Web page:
Action Sports Gets Political

Posted: October 7, 2018 in Uncategorized

“Can we keep politics out of it?” is a phrase often repeated but not quite fully understood.  I say that as someone whose existence is political.  I’m the queer daughter of immigrants, and as as result, I can’t keep my politics out of action sports.  Whether the lack of exposure of female athletes or the choice of vocabulary that directly affects LGBT kids in a negative manner, I’m going to challenge the status quo of our community.  Nowadays, the pros are taking similar views, whether it’s Gus Kenworthy coming out in such an open manner or Colton Satterfield leaving Monster Energy for religious reasons.

I’ve previously posted about action sports athletes championing environmentalist causes.  It’s a great example about how politics is tied with the culture.  Winter and water sports depend on the existence of natural environments, which are legislated upon through policies regarding climate change, pollution, and protected areas.  Then you have motocross sitting on the other side with riders protesting restrictions on fuel emissions (although innovations in electric bikes and four-strokes are providing a compromise) and where they can ride.

Politics doesn’t have to refer to the issues of one particular country’s government.  Imprimatur examines the decisions, trends, and identities that affect the economic. social, and creative aspects of BMX.  A lot of its articles remind us that a component of BMX involve making money, whether it’s pro aspirations or being able to access footage of other riders.  Sometimes it does get into the larger scope of things, especially with Chelsea Fietsgodin’s essays about microaggressions and the use of certain symbols.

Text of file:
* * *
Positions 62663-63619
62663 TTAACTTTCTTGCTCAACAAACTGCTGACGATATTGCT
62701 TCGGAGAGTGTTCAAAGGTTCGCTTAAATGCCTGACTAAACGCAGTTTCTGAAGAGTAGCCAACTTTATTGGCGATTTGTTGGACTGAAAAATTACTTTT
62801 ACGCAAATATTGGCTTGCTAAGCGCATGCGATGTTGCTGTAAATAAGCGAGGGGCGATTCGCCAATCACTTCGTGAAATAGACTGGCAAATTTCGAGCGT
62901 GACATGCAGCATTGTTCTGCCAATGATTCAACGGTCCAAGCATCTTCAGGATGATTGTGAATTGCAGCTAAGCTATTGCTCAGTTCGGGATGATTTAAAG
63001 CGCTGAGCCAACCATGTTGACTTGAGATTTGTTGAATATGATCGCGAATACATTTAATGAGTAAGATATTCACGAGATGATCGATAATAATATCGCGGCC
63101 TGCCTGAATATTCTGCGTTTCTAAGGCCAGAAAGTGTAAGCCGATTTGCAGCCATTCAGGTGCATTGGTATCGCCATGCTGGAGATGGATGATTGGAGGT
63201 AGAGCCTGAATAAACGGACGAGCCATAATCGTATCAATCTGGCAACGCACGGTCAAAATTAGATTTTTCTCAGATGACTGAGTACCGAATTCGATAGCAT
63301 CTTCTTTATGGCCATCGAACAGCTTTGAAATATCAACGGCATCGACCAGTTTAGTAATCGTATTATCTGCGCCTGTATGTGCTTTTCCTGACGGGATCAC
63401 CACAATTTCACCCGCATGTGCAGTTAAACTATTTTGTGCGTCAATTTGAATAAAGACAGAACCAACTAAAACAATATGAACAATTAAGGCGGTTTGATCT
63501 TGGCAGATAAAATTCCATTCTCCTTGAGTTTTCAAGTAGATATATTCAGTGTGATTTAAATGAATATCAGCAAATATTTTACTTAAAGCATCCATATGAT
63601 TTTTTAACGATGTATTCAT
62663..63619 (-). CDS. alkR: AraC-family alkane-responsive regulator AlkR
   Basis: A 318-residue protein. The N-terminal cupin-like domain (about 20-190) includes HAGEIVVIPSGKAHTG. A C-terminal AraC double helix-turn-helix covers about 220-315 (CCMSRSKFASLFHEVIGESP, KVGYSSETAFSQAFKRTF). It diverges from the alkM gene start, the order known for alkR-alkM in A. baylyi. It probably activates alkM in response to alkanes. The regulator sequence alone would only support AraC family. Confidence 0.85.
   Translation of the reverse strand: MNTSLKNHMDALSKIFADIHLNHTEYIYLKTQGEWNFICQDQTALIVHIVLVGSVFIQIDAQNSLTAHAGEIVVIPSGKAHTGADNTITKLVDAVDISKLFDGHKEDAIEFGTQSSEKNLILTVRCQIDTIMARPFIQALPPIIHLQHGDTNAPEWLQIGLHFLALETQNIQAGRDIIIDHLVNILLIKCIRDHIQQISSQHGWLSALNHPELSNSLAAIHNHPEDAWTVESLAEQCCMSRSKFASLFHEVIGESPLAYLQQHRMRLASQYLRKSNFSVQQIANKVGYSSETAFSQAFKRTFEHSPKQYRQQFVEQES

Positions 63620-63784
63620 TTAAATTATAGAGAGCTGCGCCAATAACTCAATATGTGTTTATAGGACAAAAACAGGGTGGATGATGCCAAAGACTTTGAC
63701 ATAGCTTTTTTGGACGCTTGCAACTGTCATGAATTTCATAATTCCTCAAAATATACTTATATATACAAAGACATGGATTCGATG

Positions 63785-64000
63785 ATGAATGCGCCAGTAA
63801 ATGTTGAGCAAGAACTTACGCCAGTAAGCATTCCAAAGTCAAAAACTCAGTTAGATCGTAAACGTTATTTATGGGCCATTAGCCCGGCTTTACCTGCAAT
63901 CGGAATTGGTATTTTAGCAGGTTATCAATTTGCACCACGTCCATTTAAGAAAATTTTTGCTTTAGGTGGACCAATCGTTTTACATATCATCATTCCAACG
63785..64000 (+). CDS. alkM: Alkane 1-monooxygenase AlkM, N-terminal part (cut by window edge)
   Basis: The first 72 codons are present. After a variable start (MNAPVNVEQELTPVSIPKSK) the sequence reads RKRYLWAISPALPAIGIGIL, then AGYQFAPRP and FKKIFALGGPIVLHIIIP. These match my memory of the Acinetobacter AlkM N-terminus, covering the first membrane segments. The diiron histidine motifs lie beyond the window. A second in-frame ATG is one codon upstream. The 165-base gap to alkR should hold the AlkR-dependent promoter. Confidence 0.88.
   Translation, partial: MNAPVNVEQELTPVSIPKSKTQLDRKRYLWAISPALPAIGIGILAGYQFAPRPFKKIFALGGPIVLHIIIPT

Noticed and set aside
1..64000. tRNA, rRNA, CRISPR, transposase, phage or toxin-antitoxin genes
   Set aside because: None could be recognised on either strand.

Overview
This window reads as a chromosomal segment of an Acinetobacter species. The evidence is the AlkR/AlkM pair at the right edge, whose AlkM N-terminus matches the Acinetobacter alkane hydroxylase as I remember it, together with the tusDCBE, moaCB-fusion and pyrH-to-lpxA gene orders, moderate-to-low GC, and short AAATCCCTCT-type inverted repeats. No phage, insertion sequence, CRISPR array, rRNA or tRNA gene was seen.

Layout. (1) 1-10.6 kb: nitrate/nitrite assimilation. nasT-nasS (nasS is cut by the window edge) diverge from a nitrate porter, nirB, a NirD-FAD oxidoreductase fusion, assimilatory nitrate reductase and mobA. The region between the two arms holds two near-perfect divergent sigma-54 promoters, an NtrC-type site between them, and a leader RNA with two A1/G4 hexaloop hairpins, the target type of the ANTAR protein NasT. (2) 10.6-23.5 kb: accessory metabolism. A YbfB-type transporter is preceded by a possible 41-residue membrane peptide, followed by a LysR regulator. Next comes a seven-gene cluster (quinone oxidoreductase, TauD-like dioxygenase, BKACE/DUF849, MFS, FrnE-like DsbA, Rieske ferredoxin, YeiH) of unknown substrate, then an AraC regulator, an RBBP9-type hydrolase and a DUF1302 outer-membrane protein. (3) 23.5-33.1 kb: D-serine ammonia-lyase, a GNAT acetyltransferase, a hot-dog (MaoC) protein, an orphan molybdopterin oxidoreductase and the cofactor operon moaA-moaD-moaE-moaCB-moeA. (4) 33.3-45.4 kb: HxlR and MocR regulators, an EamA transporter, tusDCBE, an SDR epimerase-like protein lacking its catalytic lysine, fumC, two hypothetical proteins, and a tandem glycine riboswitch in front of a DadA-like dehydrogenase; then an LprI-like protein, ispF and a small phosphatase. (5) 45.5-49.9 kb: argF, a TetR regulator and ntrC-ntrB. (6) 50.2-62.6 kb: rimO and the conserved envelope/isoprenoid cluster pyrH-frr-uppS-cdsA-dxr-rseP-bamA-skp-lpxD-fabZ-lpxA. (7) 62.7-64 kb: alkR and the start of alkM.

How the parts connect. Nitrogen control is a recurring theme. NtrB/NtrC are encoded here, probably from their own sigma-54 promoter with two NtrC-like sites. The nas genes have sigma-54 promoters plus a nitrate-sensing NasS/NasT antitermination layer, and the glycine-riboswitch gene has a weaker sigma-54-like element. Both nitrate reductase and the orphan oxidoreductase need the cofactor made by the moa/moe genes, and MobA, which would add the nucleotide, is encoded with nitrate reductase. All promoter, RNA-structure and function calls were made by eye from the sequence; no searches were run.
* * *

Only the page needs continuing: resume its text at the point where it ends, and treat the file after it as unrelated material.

If you know me or this blog, you know that I have a very specific point of view, and it’s obvious at how I’m trying to avoid expressing my strong opinions.  I could make an entire post about how I’ve had to cut ties with friends in the community and unfollowed certain athletes specifically due to their opinions on certain sociopolitical issues (and how they’ve expressed it).  The point of this post in particular is to challenge the notion that politics can be left out of action sports.  That’s a privilege only some can enjoy, and it might be taken away so…
43340005_1464558923677618_6491474164573011968_o Graphic by Violet DeVille

There’s even a site dedicated to getting American skaters to vote.  The deadline to register to vote for this year’s midterm elections, which are important (laws on all levels affect usjust think about city ordinances and skate parks), is today in some states and inching close in the rest. So if you haven’t registered yet, plug your info into Skaters Vote.

I won’t lie about how difficult it is to be an informed voter, but there are great resources out there (sample ballots and voter guides are your friend) and even if you choose to focus voting on one issues, that’s a start too.  We’re a community of revolution, and we now span multiple generations so we can get our voices heard and make the world a better place.

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